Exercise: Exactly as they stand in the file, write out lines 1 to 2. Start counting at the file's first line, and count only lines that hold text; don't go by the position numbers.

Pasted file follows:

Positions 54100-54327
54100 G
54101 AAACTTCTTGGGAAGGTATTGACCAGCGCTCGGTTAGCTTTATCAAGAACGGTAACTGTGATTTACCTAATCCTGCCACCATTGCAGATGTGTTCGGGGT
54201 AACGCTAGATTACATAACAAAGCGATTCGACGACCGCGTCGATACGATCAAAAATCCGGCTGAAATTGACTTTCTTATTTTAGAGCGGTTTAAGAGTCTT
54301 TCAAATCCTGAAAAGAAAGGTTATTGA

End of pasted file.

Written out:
Positions 54100-54327
54100 G